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Am J Psychiatry. 2002 Oct;159(10):1653-64.

Interventions to improve medication adherence in schizophrenia.

Author information

  • 1Institute for Health, Health Care Policy, and Aging Research, Center for Research on the Organization and Funding of Care for the Severely Mentally Ill, 30 College Avenue, New Brunswick, NJ 08901-1293, USA. apz3@yahoo.com

Abstract

OBJECTIVE:

Although nonadherence with the antipsychotic medication regimen is a common barrier to the effective treatment for schizophrenia, knowledge is limited about how to improve medication adherence. This systematic literature review examined psychosocial interventions for improving medication adherence, focusing on promising initiatives, reasonable standards for conducting research in this area, and implications for clinical practice.

METHOD:

Studies were identified by computerized searches of MEDLINE and PsychLIT for the years between 1980 and 2000 and by manual searches of relevant bibliographies and conference proceedings. Key articles were summarized.

RESULTS:

Thirteen (33%) of 39 identified studies reported significant intervention effects. Although interventions and family therapy programs relying on psychoeducation were common in clinical practice, they were typically ineffective. Concrete problem solving or motivational techniques were common features of successful programs. Interventions targeted specifically to problems of nonadherence were more likely to be effective (55%) than were more broadly based treatment interventions (26%). One-half (four of eight) of the successful interventions not specifically focused on nonadherence involved an array of supportive and rehabilitative community-based services.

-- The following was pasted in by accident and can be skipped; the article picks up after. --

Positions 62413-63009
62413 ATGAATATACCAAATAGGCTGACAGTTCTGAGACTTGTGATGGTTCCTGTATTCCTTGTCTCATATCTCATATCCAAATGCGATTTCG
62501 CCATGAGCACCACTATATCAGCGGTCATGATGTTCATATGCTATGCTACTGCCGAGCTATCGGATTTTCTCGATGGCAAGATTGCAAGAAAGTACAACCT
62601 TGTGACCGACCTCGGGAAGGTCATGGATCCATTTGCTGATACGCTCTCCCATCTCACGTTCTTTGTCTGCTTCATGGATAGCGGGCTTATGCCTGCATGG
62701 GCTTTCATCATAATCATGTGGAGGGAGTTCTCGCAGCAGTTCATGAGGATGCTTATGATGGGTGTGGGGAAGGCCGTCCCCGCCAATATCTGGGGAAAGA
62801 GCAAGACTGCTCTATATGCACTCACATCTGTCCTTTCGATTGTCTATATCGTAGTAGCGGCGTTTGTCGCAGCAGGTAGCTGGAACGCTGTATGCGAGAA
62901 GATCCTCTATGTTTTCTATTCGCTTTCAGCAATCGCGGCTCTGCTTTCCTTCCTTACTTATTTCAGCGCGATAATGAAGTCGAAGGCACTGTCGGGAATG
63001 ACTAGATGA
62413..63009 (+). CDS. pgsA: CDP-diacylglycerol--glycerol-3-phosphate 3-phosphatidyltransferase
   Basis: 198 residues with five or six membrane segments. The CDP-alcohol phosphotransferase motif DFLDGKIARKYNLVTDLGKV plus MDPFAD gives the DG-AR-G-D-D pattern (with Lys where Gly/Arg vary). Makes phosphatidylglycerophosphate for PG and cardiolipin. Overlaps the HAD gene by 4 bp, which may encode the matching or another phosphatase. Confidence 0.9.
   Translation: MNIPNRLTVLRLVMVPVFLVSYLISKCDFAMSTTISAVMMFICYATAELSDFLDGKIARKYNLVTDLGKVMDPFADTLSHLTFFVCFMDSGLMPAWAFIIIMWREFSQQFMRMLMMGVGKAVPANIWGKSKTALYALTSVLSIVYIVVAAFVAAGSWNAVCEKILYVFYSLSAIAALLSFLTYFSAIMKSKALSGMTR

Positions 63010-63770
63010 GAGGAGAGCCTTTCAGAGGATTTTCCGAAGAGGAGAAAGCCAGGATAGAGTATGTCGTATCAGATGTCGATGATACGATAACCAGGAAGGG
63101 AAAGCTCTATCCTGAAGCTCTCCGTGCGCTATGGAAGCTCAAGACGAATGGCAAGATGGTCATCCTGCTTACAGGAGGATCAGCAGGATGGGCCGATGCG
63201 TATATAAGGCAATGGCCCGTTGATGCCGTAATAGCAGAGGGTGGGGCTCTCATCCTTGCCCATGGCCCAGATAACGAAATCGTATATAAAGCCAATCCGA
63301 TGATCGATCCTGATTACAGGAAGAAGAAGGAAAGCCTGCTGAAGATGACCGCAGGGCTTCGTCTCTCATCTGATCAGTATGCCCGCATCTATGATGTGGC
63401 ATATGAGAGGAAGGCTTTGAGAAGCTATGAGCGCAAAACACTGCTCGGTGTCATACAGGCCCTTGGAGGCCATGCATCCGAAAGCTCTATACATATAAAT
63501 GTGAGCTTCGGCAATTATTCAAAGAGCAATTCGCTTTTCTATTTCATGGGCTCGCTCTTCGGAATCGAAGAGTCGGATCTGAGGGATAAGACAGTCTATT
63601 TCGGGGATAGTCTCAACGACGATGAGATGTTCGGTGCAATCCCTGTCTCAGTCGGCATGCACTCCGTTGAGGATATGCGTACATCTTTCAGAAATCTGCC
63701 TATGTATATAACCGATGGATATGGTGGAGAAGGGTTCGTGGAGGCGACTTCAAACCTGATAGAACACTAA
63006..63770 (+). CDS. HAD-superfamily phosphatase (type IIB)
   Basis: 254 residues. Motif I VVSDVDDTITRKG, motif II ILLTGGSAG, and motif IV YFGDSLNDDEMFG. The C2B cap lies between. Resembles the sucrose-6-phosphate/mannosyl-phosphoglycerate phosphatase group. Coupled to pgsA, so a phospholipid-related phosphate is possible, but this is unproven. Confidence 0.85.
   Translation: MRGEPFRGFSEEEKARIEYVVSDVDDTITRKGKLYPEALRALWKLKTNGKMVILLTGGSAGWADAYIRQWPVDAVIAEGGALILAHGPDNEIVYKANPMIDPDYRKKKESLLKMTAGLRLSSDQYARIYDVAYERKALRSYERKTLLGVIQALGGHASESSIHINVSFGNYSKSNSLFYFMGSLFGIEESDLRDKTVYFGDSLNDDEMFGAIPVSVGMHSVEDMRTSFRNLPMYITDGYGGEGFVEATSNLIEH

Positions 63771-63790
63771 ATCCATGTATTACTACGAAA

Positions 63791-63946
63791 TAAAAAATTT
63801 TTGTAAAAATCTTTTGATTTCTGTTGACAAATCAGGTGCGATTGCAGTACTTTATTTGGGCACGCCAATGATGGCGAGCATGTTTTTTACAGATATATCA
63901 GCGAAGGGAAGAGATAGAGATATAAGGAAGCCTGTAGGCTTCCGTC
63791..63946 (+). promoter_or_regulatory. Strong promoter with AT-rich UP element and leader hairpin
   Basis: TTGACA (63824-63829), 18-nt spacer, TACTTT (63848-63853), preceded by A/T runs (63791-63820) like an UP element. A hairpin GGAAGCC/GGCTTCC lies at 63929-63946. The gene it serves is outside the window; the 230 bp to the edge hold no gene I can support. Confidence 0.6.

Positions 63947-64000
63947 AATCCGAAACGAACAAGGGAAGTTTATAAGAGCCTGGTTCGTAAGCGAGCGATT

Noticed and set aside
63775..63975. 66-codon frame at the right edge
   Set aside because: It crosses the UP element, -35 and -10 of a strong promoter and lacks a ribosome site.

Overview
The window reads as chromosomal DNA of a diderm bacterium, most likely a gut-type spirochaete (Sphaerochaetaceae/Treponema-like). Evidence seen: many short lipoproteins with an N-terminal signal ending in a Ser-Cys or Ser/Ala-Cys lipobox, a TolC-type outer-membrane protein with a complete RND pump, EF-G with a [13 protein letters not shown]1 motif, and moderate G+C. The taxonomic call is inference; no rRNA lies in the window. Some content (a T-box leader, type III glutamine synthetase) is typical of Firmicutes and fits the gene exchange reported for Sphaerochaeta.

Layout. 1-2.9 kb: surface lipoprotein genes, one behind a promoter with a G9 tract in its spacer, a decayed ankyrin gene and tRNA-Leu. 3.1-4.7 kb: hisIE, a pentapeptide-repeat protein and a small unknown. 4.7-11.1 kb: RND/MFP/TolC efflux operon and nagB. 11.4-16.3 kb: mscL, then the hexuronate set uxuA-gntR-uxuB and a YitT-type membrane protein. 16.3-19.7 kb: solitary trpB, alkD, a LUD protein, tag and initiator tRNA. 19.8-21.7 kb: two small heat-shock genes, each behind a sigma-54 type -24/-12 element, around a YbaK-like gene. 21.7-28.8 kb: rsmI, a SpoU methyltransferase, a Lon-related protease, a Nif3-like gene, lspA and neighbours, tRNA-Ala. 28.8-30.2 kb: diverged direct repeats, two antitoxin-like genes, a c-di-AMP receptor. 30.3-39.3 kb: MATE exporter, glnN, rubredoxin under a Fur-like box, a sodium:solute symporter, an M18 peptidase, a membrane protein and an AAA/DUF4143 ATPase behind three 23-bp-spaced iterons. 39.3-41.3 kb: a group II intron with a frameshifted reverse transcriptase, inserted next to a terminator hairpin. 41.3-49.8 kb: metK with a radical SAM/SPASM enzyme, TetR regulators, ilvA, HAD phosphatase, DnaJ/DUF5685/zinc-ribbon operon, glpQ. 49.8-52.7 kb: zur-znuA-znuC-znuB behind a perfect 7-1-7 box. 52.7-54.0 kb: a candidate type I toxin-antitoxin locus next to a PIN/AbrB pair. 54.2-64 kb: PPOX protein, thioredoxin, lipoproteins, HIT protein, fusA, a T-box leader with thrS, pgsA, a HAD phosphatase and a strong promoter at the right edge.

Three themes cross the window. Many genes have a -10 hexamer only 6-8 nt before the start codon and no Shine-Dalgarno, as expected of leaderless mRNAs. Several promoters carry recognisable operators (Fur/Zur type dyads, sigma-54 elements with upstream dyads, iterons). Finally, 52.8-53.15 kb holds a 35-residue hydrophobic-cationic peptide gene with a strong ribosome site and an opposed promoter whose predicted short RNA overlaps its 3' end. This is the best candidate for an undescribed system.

CONCLUSIONS:

Psychoeducational interventions without accompanying behavioral components and supportive services are not likely to be effective in improving medication adherence in schizophrenia. Models of community care such as assertive community treatment and interventions based on principles of motivational interviewing are promising. Providing patients with concrete instructions and problem-solving strategies, such as reminders, self-monitoring tools, cues, and reinforcements, is useful. Problems in adherence are recurring, and booster sessions are needed to reinforce and consolidate gains.

Comment in

PMID:
12359668
[PubMed - indexed for MEDLINE]
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